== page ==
Friday Sep 13, 2013

Top Challenges, Implications, and Strategic Solutions for Energy and Utility Companies

The International Energy Agency (IEA) forecasts roughly a $38T capital outlay over the next 15 years for the energy sector. Global energy and utility demand isTop Challenges, Implications, and Strategic Solutions for Energy and Utility Companiesexpected to increase by over one-third in the period to 2035, while the primary energy supply mix shifts considerably to natural gas and unconventional sources. The ability for global power and process owners, operators, contractors, and E&C companies to meet demand will largely depend on their ability to overcome five pain points: a constrained capital market, erratic supply and demand, aging infrastructure, a heightened regulatory environment, and declining global skills.

Iain Graham, director of Process Manufacturing Strategy, Oracle Primavera, hosts a Webcast available On-Demand that spotlights three strategic drivers—operational excellence, financial discipline, and risk mitigation—which are key in driving success and helping to identify, select, execute, operate, and maintain assets in an increasingly complex world. During the Webcast, Iain discusses how financial discipline can help manage capital expenses and focus capital on areas that drive greater shareholder value. Through examples that Iain provides, you can learn how operational excellence enhances efficiency, optimizes resource pools, and reduces waste and inefficiencies. He also covers how improved awareness of cash flow and capital expenditures can help any power and process company better manage and react to uncertainty.

Read the full edition of Engineering News Record’s 2nd edition of Construction Connection to discover more successes and stories in the current and emerging environment in the engineering and construction industry. 

Visit the microsite to read highlight articles from the digital magazine.

Thursday Aug 29, 2013

Top Strategic Drivers to Success in an Unpredictable, Changing World

Whether they are in the power or process industry, owners, operators, and their E&C partners face extraordinary demands in the next 20 years. The International Energy Agency (IEA) 2012 World Market Report estimates that a cumulative investment of US$37 trillion is needed in the world’s energy supply system by 2035.1 Of that investment, US$19 trillion will need to go to oil and gas facilities and infrastructure and US$17 trillion to meet generation, transmission, and distribution needs with the remaining targeted at other energy solutions.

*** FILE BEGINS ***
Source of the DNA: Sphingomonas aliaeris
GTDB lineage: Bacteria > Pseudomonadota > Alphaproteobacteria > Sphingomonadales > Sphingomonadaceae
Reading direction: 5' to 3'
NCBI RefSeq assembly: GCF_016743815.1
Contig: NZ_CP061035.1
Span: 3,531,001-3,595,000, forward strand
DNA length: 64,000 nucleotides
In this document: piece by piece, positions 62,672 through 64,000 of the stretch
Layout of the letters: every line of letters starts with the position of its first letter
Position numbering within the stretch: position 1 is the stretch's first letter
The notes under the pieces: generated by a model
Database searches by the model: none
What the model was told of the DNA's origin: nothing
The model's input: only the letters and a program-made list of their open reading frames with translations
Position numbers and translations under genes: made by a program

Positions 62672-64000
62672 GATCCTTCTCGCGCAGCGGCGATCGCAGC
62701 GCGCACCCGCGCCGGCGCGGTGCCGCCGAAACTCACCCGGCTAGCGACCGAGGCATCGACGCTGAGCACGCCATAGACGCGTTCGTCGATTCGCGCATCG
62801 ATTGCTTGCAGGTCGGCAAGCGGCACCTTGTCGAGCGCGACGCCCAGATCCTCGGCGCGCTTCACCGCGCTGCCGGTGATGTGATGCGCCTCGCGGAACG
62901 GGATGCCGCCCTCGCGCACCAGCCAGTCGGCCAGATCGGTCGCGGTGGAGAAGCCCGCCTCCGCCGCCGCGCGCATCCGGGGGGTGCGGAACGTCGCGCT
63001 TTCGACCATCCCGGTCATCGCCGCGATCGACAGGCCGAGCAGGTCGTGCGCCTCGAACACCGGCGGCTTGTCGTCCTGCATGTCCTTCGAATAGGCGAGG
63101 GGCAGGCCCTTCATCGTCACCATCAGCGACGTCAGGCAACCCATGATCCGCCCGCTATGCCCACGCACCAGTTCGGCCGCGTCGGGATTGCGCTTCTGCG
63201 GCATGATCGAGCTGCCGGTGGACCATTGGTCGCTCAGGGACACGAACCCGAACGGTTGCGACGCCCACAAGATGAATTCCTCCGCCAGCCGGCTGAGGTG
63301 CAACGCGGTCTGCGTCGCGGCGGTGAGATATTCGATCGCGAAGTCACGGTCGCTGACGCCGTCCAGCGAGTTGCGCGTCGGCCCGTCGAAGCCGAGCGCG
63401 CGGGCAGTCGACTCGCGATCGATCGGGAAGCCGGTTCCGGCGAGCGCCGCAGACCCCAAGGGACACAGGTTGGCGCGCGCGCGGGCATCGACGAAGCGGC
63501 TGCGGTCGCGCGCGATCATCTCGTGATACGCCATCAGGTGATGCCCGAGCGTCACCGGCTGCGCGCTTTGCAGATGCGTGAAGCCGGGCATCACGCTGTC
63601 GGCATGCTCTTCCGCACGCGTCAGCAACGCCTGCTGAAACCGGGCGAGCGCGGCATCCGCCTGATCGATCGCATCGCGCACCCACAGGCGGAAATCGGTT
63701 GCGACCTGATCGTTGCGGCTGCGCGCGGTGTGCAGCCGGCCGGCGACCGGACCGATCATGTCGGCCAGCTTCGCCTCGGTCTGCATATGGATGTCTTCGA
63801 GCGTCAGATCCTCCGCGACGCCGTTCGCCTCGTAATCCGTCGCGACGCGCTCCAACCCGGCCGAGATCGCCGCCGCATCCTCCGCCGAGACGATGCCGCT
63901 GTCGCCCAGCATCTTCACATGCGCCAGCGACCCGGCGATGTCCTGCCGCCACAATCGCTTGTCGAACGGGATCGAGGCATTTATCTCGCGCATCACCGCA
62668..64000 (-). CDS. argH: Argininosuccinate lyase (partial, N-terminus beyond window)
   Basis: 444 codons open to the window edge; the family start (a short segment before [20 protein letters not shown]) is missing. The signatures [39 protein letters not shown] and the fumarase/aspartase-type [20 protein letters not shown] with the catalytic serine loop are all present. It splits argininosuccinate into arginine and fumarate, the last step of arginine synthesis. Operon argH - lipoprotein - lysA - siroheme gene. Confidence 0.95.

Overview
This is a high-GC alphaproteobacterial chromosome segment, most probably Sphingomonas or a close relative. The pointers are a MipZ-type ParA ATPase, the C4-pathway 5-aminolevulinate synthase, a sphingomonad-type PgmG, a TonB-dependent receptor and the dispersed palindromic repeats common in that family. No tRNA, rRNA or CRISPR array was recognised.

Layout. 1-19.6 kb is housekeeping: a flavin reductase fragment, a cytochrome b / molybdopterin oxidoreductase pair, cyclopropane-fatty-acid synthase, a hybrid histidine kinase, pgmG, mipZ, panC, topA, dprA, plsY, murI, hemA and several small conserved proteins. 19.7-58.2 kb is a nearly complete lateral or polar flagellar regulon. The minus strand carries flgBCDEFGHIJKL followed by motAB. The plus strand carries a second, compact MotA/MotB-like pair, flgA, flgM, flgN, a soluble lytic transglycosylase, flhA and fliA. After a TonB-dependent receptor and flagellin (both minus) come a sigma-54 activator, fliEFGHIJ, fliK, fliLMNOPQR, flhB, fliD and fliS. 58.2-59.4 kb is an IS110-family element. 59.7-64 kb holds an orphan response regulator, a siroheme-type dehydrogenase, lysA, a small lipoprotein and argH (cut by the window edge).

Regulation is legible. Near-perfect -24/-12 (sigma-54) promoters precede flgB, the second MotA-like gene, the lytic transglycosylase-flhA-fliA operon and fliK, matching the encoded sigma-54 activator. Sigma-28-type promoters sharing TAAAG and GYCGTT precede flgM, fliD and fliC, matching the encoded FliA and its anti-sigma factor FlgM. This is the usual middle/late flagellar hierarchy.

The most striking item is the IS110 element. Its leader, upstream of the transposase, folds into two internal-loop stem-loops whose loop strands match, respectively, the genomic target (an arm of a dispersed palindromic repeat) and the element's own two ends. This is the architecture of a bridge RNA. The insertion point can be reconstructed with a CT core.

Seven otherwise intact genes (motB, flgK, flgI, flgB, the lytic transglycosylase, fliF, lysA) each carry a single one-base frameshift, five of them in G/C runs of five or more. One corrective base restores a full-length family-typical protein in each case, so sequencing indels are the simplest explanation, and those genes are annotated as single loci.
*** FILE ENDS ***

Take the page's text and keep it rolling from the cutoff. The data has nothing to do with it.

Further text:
The $19 trillion in oil and gas investments is expected to span the globe from U.S. shale and Canadian oil sands to Iraq’s new oil fields and Brazil’s deepwater drilling. IEA also points out that the current energy renaissance in the U.S. will have significant implications for energy markets and trade. By 2030, the U.S. should be self-sufficient in net energy needs and a net oil exporter because of its increased production of oil, shale gas, and bioenergy as well as improved fuel transport efficiency. As a consequence of the U.S. shift, international oil owners will place more emphasis on Asian markets and strategic links to the Middle East. Utilities face unprecedented pressures, as well, given IEA’s estimating $17 trillion investment in power infrastructure. Global electricity demand is expected to increase over 70% by 2035, according to IEA, with over half that demand from China and India. As well, electric utilities in the U.S. are expected to invest at least $51.1 billion in transmission projects through 2023.2 The Edison Electric Institute (EEI) estimates that more than three-quarters of the $51.1 billion will be used to support the integration of renewable resources in an effort to meet growing demand, relieve congestion, improve reliability, and support new generation sources to power grids.